This article is part of our special report World No Tobacco Day.
Anti-smoking campaigners heavily criticised the Greek government for not implementing a 2008 law that prohibits smoking in public places. EURACTIV.com reports from Athens.
Speaking on Wednesday (24 May) at the International Conference on Tobacco Control 2017 organised by the European Network for Smoking and Tobacco Prevention (ENSP) in Athens, Greek President Prokopis Pavlopoulos stressed that the anti-smoking campaign has a national character.
“Without underestimating the methods used so far against smoking, for me, the issue of tackling smoking is a matter of education,” he noted.
Pavlopoulos said that special attention should be given to teenagers, who should be aware not only of smoking’s health impact but also, but that it has no social value.
“When you give in to it, you show a weakness that sends bad messages for the future. Because if you cannot cope with this challenge, whose implications you are aware of, then you cannot deal, in these difficult times we are experiencing, with other bigger challenges.
“Young people should learn what it means to resist this temptation, to be the first victory of their life,” he noted.
Regarding smokers, Pavlopoulos said that in addition to the health implications, they should be educated and informed that this habit does not affect only them but their families and society as a whole.
“Consequently, the obsession with smoking has wider effects that show the man who persists in smoking does not understand the elementary duty of solidarity he has towards all his fellow human beings,” the minister pointed out.
However, Pavlopoulos made no reference to the controversy regarding the government’s failure to implement the smoking ban.
Greek government under fire
According to a World Health Organisation report, Greece’s compliance with the smoke-free environments framework is quite poor. A law adopted in 2008 that prohibited smoking in public places has never been implemented.
In an interview with EURACTIV.com, Vytenis Andriukaitis, the EU Commissioner for Health and Food Safety, admitted that citizen exposure to cigarette smoke in public places varies greatly across the EU and that it is particularly high in countries like Greece.
“From our perspective, there is little value in having laws if they are not enforced,” he said.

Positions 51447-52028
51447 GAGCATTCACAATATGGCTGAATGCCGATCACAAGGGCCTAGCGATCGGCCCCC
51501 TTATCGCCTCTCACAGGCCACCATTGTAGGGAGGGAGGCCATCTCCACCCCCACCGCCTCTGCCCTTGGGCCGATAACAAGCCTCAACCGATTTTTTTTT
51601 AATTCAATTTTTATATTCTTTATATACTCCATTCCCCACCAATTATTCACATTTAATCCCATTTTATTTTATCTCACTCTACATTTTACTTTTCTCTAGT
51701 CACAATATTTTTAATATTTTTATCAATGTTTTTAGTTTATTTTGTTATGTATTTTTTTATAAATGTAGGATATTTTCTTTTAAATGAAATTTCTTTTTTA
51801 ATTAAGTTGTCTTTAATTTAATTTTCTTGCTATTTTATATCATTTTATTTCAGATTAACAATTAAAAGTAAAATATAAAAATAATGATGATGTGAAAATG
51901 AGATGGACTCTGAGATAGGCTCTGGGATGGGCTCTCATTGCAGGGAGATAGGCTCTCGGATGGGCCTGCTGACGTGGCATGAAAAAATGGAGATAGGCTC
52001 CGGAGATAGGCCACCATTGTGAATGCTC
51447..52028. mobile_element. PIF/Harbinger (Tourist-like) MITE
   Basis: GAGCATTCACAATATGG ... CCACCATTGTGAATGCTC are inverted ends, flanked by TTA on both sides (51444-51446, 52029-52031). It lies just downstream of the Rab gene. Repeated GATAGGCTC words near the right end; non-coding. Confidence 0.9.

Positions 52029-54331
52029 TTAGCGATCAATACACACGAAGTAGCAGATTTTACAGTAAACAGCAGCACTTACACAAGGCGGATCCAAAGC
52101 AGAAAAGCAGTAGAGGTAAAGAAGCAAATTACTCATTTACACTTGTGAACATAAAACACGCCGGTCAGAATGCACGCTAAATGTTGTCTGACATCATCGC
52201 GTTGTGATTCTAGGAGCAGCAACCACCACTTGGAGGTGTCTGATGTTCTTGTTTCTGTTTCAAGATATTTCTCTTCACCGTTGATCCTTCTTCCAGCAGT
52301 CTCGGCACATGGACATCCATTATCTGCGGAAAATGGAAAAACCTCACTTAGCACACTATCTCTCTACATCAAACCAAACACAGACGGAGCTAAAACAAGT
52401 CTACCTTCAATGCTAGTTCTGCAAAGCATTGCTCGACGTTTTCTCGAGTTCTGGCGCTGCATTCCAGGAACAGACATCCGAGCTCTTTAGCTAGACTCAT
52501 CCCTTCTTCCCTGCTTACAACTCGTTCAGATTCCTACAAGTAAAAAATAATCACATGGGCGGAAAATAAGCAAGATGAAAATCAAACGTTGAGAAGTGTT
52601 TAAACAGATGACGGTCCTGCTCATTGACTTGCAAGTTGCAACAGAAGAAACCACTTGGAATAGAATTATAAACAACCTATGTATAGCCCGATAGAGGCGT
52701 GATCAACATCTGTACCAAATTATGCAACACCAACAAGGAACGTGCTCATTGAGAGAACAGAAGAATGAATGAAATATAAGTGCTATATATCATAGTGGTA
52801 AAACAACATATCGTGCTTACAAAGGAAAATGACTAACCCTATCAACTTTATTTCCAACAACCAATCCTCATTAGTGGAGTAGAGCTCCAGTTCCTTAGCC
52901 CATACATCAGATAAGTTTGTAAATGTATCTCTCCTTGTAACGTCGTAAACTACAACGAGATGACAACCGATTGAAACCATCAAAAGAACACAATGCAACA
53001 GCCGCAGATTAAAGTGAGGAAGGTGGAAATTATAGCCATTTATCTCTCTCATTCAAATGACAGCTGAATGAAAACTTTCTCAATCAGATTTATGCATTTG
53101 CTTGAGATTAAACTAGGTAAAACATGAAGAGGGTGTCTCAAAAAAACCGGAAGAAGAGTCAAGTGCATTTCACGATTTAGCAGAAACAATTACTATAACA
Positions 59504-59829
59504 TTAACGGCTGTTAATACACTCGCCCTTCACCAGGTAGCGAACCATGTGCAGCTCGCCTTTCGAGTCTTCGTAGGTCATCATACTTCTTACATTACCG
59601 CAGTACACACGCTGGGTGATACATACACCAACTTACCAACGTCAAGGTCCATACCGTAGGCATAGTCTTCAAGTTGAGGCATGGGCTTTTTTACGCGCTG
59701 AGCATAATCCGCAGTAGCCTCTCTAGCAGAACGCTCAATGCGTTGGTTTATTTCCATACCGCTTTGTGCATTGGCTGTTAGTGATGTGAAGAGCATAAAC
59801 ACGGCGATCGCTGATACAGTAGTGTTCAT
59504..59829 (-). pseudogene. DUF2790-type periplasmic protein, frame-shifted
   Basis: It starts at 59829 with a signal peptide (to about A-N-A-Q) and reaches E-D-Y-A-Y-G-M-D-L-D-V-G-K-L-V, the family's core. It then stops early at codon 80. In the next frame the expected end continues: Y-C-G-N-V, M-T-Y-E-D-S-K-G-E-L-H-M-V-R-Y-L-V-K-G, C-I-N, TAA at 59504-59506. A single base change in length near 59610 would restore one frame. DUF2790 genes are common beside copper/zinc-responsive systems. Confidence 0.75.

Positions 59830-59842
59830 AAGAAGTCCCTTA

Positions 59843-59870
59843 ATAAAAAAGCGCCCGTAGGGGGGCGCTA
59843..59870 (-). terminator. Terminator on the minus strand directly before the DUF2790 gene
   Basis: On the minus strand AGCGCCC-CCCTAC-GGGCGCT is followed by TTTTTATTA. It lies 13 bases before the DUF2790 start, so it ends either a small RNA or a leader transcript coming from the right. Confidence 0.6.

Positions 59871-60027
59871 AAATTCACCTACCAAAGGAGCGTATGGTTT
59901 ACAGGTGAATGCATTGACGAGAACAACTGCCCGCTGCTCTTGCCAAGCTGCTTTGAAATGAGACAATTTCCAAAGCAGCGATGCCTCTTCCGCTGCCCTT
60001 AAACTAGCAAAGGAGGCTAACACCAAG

Professor Panagiotis Behrakis, Director of Institute of Public Health of the American College of Greece, noted that smoking was a mistake of the 20th century that will be corrected in 21st.
He said that Greece was leading the scientific initiative to tackle smoking. However, passive smoking in the country is not being addressed.
“There is a clear lack of political willingness to do so […] many successive governments have claimed that they cannot enact the law,” he emphasised.
“Over 80% of Greek people are angry about what is happening today and consider it a cultural degradation of the country,” Behrakis added.
Professor Theofilos Rosenberg, Head of the Hellenic Center for Disease Control and Prevention, noted that the tobacco legislation is “brutally abused”.
“Smoking is tolerated even in healthcare facilities. Within our own hospitals and surgery. Some doctors even smoke in front of their patients,” he said, underlining that the existent legislation is extremely progressive and clear but its implementation is an absolute failure.
EURACTIV has repeatedly asked the Greek ministry of health for a comment but it received no response by the time of this article’s publication.
Sources said that considering the tough austerity measures it managed to pass over the last few years, Greece”s leftist government has the power to implement the anti-smoking law as well.
The same sources also emphasised that Philip Morris recently announced a significant €300 million investment in Greece, to produce cigarettes for export to more than 30 countries by the end of 2017.
Tobacco industry is a “tremendous” enemy
ESNP President Dr Francisco Rodriguez Lozano said that there were excellent tools like the World Health Organisation’s Framework Convention on Tobacco Control and the EU’s Tobacco Product Directive but they have to be implemented.
“We must be very strong as tobacco is a very toxic and addictive product […] we don’t fight only against it but also against the tobacco industry, which is a tremendous enemy for us,” he said.
“They are very powerful because they have the money […] but we are powerful too because we fight for the public health right on behalf of the citizens,” Lozano emphasised and agreed that the anti-smoking campaigns should focus on young people “as the tobacco industry does too”.
Dr Mina Gaga, who is the president-elect of the European Respiratory Society, stressed that the mindset about smoking needed to change and stop connecting it with pleasant moments but only with morbidity.
She explained that in a restaurant one can drink freely and get drunk but no one can drive because it is dangerous for others, as there are fines and controls.
“On the other hand, it is considered an inalienable right of a smoker to smoke in public place, in a restaurant where there could be even children. Why? Because the danger is slower? The danger is there and it brings enormous human pain as well as costs to health systems,” she warned.